Satyagrah - a battle for the opponent's mind……………… September 11, the day when two aero planes smashed into New York's Twin Towers the day's abbreviated form, 9/11, immediately became shorthand for violence. And five years down the line, it continues to be so.
Few remember that the same day — 9/11 — was actually synonymous with non-violence. Exactly 100 years ago — September 11, 1906, to be precise — this day also marked the birth of Satyagrah……. Truth (Satya) implies Love and Firmness (Agraha) engenders and therefore serves as a synonym for force… that is to say, the Force which is born of Truth and Love or Non-violence… [If] we are Satyagrahis and offer Satyagraha, believing ourselves to be strong… we grow stronger and stronger everyday. With our increase in strength, our Satyagraha too becomes more effective, and we would never be casting about for an opportunity to give it up." –Gandhi
Recent Indian history provides hundreds of satyagraha movements within many environments.
Code of Discipline
The following points were laid down by Gandhi as a code for volunteers in the 1930 movement:
1 Harbour no anger but suffer the anger of the opponent. Refuse to return the assault of the opponent.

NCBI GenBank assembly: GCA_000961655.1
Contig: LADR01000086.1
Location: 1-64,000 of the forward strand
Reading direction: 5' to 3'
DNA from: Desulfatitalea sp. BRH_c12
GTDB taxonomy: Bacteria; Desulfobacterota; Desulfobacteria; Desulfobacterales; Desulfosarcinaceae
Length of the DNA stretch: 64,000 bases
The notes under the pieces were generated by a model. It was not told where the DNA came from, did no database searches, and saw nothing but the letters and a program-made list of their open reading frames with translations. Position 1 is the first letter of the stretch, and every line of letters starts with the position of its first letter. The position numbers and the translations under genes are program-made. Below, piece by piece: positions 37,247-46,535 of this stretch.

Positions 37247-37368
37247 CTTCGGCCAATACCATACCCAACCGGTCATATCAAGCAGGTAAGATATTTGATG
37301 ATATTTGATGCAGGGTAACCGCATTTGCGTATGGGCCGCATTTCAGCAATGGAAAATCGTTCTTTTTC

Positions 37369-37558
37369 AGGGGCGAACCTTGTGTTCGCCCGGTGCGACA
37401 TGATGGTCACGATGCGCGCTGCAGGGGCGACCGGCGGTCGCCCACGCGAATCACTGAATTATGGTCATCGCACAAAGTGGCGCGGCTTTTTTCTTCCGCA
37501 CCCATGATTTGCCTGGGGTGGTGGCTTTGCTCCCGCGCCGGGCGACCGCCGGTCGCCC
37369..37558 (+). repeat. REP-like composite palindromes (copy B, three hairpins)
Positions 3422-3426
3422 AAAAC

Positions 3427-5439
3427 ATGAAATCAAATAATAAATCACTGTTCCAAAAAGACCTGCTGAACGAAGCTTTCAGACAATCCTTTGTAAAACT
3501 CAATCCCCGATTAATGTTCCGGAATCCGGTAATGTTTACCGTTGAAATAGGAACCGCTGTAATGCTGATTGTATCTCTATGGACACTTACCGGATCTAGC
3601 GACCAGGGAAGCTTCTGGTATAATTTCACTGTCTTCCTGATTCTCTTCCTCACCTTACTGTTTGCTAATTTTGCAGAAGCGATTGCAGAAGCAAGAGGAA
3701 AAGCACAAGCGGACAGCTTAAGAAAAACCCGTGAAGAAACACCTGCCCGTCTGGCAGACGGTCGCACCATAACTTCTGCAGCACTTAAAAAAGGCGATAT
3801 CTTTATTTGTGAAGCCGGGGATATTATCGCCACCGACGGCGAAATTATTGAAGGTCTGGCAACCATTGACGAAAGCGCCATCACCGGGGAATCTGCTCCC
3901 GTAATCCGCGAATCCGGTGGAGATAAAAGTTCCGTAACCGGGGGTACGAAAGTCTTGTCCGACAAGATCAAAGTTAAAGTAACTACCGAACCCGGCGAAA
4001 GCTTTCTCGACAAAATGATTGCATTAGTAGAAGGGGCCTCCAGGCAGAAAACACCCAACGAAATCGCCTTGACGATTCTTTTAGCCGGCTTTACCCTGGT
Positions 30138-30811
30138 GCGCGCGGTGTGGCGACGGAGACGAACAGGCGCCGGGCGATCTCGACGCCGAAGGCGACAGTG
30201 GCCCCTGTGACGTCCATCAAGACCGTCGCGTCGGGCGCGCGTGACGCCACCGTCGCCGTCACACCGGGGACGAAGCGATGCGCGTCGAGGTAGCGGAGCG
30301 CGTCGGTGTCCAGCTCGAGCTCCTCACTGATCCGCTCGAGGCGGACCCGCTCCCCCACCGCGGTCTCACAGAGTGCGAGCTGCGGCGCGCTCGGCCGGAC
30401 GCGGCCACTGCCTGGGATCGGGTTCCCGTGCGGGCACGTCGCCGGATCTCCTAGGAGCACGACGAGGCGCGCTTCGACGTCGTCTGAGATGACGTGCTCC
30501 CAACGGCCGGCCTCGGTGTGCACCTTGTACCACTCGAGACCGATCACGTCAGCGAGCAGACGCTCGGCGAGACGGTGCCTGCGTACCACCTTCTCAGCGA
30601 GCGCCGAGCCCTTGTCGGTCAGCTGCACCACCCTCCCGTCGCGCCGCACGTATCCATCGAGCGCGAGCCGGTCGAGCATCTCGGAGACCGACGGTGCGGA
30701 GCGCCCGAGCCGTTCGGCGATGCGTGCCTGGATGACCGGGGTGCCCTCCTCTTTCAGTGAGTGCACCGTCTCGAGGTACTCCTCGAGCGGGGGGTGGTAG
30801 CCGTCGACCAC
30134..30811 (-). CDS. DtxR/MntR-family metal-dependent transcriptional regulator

2 Do not submit to any order given in anger, even though severer punishment is threatened for disobeying.
3 Refrain from insults and swearing.
4 Protect opponents from insult or attack, even at the risk of life.
5 Do not resist arrest nor the attachment of property, unless holding property as a trustee.
6 Refuse to surrender any property held in trust at the risk of life.
7 If taken prisoner, behave in an exemplary manner.
8 As a member of a satyagraha unit, obey the orders of satyagraha leaders, and resign from the unit in the event of serious disagreement.
9 Do not expect guarantees for maintenance of dependents.
"In violence, you attack the enemy. Non-violence appeals to the conscience of the enemy. It is not anti-opponent. Satyagraha aims at stirring up the finer side of the opponent,"